This is not a case of “he said, she said” – Professor Ford provided a detailed account, along with therapist notes from six years ago, and passed a lie detector test. More corroborating evidence may be available if an investigation is undertaken. Yet she has faced death threats and has had to endure suspicion, ridicule, defamation, and scorn. Her identity was revealed without her consent, her motives have been questioned and her credibility has been attacked. And now she’s being told effectively that she must be put on trial –
immediately — before there is even a cursory independent investigation that could support her report. No one is suggesting the committee ought to simply accept an allegation. In fact, as advocates, we are urging you to conduct a thorough investigation. But no fair investigation begins with attacking and trying to discredit the alleged victim. Congress must enlist the advice from experts to ensure they are educated in how to engage in trauma-informed questioning of Professor Ford. She is NOT on trial. She is not alleged to have done anything wrong. She is a person with important information about a man to whom you are about to offer a lifetime appointment on our nation’s highest court. So, what should the process look like instead?
As we explained in our September 18 letter to Senators Grassley and Feinstein, we propose three ground rules:
- First, consult with experts on sexual violence and trauma now. What you learn will help you make this process fair. Any hearing must include expert witnesses.
- Second, conduct a comprehensive, bipartisan investigation. The notion that she should be cross-examined by Judge Kavanaugh’s attorney, interviewed by Senate staff with no training in sexual assault investigations, or called to testify with just a few days’ notice and told to take it or leave it, is insulting. It’s not a search for the truth; it’s a strategy to win a political game. Recognize that she is being traumatized again by this entire process, and needs support.
- Third, adhere to basic tenets of a trauma-informed approach:
- Provide Professor Ford as much input as possible into the time, date and format of any questioning;
- Ensure a safe and comfortable environment;
- Allow her to have support people with her and to take breaks as needed;
- Provide her with clear information about the process and allow her to ask questions and ask for clarification as needed;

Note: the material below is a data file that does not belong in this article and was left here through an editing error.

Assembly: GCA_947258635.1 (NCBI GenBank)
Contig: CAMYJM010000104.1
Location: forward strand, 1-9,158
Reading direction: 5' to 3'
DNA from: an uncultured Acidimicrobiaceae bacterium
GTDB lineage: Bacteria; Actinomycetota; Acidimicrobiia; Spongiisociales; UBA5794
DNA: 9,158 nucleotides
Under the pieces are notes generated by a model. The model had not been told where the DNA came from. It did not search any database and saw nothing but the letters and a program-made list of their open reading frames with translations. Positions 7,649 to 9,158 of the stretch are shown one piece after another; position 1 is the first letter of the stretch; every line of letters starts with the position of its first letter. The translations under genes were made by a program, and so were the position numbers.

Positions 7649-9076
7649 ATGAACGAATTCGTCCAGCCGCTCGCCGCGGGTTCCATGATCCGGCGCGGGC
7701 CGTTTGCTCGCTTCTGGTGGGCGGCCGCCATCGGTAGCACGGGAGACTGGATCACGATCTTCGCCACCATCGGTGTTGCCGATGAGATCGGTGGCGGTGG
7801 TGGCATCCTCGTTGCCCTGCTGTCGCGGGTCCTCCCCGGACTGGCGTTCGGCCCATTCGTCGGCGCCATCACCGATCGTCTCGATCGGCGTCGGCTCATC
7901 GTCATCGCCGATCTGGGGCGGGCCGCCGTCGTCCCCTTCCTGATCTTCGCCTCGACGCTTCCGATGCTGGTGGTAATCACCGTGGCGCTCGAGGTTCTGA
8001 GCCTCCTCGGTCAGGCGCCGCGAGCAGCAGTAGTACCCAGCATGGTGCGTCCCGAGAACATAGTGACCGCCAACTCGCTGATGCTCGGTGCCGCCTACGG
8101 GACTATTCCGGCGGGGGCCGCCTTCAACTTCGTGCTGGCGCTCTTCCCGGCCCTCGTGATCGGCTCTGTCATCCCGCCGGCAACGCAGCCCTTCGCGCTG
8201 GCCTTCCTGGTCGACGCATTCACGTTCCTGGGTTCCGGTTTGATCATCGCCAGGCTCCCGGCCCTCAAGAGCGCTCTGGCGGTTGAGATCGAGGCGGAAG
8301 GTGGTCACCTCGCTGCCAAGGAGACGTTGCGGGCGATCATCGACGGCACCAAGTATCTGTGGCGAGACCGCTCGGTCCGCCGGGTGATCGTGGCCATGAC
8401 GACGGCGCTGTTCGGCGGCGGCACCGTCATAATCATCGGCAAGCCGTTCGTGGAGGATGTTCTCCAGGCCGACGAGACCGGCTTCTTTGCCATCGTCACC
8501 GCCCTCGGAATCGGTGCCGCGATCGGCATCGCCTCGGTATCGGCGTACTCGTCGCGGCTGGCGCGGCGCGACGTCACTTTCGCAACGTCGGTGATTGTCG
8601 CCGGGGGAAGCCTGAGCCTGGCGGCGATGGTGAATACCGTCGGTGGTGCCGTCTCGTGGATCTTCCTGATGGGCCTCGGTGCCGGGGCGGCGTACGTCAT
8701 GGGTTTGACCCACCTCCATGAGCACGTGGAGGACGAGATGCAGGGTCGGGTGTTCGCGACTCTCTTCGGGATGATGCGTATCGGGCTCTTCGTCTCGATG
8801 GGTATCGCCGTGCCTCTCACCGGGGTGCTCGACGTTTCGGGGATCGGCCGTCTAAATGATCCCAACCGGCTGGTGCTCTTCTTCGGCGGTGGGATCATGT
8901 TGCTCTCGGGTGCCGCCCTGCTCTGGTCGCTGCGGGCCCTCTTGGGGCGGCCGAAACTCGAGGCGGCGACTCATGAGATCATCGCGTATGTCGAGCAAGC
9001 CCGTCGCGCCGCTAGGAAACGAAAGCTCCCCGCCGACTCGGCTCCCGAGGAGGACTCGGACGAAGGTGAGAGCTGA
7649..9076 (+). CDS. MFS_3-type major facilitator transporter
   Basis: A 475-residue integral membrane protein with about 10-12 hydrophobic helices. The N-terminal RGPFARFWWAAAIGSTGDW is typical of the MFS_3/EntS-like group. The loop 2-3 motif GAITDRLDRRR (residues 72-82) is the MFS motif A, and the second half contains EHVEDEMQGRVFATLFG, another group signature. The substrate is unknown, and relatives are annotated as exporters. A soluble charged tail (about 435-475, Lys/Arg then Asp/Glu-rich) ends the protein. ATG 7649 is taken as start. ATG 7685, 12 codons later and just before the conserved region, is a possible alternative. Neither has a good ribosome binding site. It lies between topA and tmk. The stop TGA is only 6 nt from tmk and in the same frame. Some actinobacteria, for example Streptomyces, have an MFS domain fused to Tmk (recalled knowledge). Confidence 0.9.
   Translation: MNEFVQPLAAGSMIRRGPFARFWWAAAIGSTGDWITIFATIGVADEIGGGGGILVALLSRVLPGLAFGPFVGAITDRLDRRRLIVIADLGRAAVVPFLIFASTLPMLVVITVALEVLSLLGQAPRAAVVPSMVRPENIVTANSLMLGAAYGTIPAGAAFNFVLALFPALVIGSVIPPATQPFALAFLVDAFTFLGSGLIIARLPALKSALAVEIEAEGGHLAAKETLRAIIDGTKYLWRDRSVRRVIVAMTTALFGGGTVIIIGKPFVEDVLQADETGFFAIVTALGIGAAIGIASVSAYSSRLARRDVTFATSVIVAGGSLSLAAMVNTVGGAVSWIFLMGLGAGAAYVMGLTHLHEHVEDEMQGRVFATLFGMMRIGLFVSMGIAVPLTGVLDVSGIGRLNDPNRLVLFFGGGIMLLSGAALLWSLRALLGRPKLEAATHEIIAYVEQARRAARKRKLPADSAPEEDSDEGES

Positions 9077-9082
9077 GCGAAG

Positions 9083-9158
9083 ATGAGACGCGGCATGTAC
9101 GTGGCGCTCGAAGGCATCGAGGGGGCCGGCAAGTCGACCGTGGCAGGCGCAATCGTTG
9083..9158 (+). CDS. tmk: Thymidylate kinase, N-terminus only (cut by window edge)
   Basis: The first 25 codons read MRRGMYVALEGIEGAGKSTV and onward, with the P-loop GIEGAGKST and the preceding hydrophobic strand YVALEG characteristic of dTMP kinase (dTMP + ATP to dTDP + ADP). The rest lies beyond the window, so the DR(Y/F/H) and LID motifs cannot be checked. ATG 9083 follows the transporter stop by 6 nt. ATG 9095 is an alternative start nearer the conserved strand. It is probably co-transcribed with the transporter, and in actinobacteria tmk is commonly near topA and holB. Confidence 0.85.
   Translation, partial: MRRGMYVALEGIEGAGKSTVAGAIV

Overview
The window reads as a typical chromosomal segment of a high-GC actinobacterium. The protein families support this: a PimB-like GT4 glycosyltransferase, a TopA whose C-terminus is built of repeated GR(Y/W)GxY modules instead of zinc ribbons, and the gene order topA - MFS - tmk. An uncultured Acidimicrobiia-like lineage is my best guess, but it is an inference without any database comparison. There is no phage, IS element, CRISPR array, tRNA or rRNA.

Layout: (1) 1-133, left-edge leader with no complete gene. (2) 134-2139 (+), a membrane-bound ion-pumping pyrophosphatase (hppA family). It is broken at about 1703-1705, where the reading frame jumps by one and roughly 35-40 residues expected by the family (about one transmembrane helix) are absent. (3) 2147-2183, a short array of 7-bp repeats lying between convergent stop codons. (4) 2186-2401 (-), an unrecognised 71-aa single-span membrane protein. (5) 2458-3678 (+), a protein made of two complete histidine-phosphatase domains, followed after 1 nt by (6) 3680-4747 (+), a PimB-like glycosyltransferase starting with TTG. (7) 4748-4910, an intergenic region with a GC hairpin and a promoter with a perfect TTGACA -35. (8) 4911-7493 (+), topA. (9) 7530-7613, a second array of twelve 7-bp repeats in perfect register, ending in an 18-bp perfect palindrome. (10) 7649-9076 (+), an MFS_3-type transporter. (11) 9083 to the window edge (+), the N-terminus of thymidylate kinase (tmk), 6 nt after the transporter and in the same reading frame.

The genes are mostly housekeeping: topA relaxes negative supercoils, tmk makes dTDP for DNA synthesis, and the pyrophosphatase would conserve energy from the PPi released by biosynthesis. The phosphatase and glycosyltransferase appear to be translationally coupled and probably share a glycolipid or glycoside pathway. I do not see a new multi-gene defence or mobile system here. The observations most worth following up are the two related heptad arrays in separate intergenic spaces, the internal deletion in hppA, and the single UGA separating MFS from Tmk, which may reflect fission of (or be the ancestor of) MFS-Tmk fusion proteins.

- Repudiate personal attacks on Professor Ford;
- Refrain from inaccurate, stereotypical assumptions that have been refuted by research, such as suggestions that delayed reports of sexual assault are not credible or gaps in memory suggest dishonesty or emotions undermine credibility.
None of that is true, as extensive research on the neurobiology of trauma has revealed. Finally, we want Senators and the nation to understand that this is much bigger than a single Supreme Court nominee. This is about the 15-year-old girl who finds herself hiding in the bathroom, terrified. She is thinking “Is this how I will be treated if I come forward?” And the 17-year-old boy who finds himself emboldened to take without consent? He too is watching and learning. In this very public arena, with these incredibly high stakes, we need to get this right. What the Senate does next will send a message to victims and offenders everywhere, whether or not you intend to send a message. And what will that message be? Justice demands a fair process that treats Professor Ford far better than with the derision, scorn, and humiliation to which Professor Hill was subjected 27 years ago.
Justice demands that we respect that Professor Ford is a survivor of trauma, and that the Senate Judiciary Committee hear from experts on the lasting impact of trauma on survivors. Justice demands that the hearing process be paused while the FBI reopens its investigation and talks to any witnesses with knowledge that bears on the information that Professor Ford has provided.
- Fourth, justice demands that the American people have confidence not only in the integrity and honesty of those who sit on the highest court, but also those responsible for giving their “advice and consent” to the President, and the process by which they give it. Senators, you can’t send that message with your words – you can only send it with your actions.
The Steering Committee of National Task Force to End Sexual and Domestic Violence
cc: Sen. Dianne Feinstein Sen. Orrin Hatch Sen. Patrick Leahy Sen. Lindsey Graham Sen. Dick Durbin Sen. Sheldon Whitehouse Sen. Michael Lee Sen. Amy Klobuchar Sen. Ted Cruz Sen. Christopher Coons Sen. Ben Sasse Sen. Richard Blumenthal Sen. Jeff Flake Sen. Mazie Hirono Sen. Mike Crapo Sen. Cory Booker Sen. Thom Tillis Sen. Kamala Harris Sen. John Kennedy